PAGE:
My Lady Ludlow by Elizabeth Cleghorn Gaskell


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The Project Gutenberg eBook, My Lady Ludlow, by Elizabeth Gaskell


This eBook is for the use of anyone anywhere at no cost and with
almost no restrictions whatsoever. You may copy it, give it away or
re-use it under the terms of the Project Gutenberg License included
with this eBook or online at www.gutenberg.net





Title: My Lady Ludlow


Author: Elizabeth Gaskell

Release Date: May 17, 2005 [eBook #2524]

Language: English

Character set encoding: ISO-646-US (US-ASCII)


***START OF THE PROJECT GUTENBERG EBOOK MY LADY LUDLOW***






Transcribed from the 1896 Smith Elder and Co. "Lizzie Leigh and Other
Tales" edition by David Price, email ccx074@coventry.ac.uk





MY LADY LUDLOW
by Elizabeth Gaskell


CHAPTER I.


I am an old woman now, and things are very different to what they were in
my youth. Then we, who travelled, travelled in coaches, carrying six
inside, and making a two days' journey out of what people now go over in
a couple of hours with a whizz and a flash, and a screaming whistle,
enough to deafen one. Then letters came in but three times a week:
indeed, in some places in Scotland where I have stayed when I was a girl,
the post came in but once a month;--but letters were letters then; and we
made great prizes of them, and read them and studied them like books. Now
the post comes rattling in twice a day, bringing short jerky notes, some
without beginning or end, but just a little sharp sentence, which well-
bred folks would think too abrupt to be spoken. Well, well! they may all
be improvements,--I dare say they are; but you will never meet with a
Lady Ludlow in these days.

I will try and tell you about her. It is no story: it has, as I said,
neither beginning, middle, nor end.

My father was a poor clergyman with a large family. My mother was always
said to have good blood in her veins; and when she wanted to maintain her
position with the people she was thrown among,--principally rich
democratic manufacturers, all for liberty and the French Revolution,--she
would put on a pair of ruffles, trimmed with real old English point, very
much darned to be sure,--but which could not be bought new for love or
money, as the art of making it was lost years before. These ruffles
showed, as she said, that her ancestors had been Somebodies, when the
grandfathers of the rich folk, who now looked down upon her, had been
Nobodies,--if, indeed, they had any grandfathers at all. I don't know
whether any one out of our own family ever noticed these ruffles,--but we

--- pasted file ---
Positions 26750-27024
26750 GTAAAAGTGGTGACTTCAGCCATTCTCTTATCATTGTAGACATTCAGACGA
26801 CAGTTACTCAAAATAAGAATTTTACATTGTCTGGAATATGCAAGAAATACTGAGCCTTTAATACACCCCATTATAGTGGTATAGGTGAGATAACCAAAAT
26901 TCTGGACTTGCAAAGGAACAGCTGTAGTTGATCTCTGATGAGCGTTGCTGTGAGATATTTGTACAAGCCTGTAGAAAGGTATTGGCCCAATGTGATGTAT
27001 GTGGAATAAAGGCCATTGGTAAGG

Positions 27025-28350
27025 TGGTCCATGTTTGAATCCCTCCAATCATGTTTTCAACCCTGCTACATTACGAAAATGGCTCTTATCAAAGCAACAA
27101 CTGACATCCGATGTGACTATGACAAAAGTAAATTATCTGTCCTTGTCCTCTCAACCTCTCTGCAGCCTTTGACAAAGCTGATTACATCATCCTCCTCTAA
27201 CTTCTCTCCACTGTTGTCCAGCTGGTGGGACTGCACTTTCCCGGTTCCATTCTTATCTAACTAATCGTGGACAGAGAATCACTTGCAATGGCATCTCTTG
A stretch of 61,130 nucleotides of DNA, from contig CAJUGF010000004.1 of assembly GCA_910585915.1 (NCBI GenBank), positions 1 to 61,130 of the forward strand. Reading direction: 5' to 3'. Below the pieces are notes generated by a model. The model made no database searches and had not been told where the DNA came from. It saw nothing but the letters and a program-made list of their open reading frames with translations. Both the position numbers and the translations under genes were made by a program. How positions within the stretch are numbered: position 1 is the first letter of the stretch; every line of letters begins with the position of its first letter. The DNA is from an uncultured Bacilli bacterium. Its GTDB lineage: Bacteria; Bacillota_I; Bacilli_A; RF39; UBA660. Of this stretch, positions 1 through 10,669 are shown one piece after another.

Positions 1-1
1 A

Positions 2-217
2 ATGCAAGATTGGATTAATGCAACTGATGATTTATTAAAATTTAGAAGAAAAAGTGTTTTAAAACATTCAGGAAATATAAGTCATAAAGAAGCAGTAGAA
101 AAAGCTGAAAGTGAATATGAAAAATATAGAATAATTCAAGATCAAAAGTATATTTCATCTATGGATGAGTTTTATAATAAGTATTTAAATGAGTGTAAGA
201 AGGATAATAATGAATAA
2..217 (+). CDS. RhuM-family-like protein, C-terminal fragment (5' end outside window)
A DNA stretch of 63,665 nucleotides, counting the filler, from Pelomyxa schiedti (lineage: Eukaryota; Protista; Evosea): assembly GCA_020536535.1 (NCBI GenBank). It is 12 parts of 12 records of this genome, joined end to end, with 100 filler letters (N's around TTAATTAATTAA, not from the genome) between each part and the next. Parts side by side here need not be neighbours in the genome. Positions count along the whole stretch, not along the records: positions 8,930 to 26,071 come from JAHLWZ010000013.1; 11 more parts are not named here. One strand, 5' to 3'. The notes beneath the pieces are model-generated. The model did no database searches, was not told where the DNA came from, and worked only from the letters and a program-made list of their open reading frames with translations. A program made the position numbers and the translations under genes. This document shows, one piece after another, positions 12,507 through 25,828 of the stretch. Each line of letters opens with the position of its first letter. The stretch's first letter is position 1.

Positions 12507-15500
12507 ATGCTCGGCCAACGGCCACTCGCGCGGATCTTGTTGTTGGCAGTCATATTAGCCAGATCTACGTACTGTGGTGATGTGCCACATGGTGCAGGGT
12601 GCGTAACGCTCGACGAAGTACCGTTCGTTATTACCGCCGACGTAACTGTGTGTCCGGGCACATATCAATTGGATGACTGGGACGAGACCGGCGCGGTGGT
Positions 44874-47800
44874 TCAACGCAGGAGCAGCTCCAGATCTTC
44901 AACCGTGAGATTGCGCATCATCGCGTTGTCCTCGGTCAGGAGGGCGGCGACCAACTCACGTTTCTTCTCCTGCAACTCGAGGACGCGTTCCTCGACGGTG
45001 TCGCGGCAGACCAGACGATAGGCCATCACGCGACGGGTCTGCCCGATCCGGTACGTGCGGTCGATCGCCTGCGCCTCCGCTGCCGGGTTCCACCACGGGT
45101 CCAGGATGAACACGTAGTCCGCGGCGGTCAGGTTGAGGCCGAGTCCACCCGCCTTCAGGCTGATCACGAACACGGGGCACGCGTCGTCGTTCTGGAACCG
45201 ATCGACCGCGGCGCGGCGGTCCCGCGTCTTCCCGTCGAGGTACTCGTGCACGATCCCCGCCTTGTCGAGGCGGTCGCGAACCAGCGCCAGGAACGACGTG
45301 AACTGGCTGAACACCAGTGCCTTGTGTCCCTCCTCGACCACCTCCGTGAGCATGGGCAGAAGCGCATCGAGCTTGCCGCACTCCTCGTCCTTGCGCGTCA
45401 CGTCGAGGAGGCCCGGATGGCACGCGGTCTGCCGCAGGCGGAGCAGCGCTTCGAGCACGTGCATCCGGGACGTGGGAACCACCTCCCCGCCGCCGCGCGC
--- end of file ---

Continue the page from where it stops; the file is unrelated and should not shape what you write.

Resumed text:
were all taught as children to feel rather proud when my mother put them
on, and to hold up our heads as became the descendants of the lady who
had first possessed the lace. Not but what my dear father often told us
that pride was a great sin; we were never allowed to be proud of anything
but my mother's ruffles: and she was so innocently happy when she put
them on,--often, poor dear creature, to a very worn and threadbare
gown,--that I still think, even after all my experience of life, they
were a blessing to the family. You will think that I am wandering away
from my Lady Ludlow. Not at all. The Lady who had owned the lace,
Ursula Hanbury, was a common ancestress of both my mother and my Lady
Ludlow. And so it fell out, that when my poor father died, and my mother
was sorely pressed to know what to do with her nine children, and looked
far and wide for signs of willingness to help, Lady Ludlow sent her a
letter, proffering aid and assistance. I see that letter now: a large
sheet of thick yellow paper, with a straight broad margin left on the
left-hand side of the delicate Italian writing,--writing which contained
far more in the same space of paper than all the sloping, or masculine
hand-writings of the present day. It was sealed with a coat of arms,--a
lozenge,--for Lady Ludlow was a widow. My mother made us notice the
motto, "Foy et Loy," and told us where to look for the quarterings of the
Hanbury arms before she opened the letter. Indeed, I think she was
rather afraid of what the contents might be; for, as I have said, in her
anxious love for her fatherless children, she had written to many people
upon whom, to tell truly, she had but little claim; and their cold, hard
answers had many a time made her cry, when she thought none of us were
looking. I do not even know if she had ever seen Lady Ludlow: all I knew
of her was that she was a very grand lady, whose grandmother had been
half-sister to my mother's great-grandmother; but of her character and
circumstances I had heard nothing, and I doubt if my mother was
acquainted with them.

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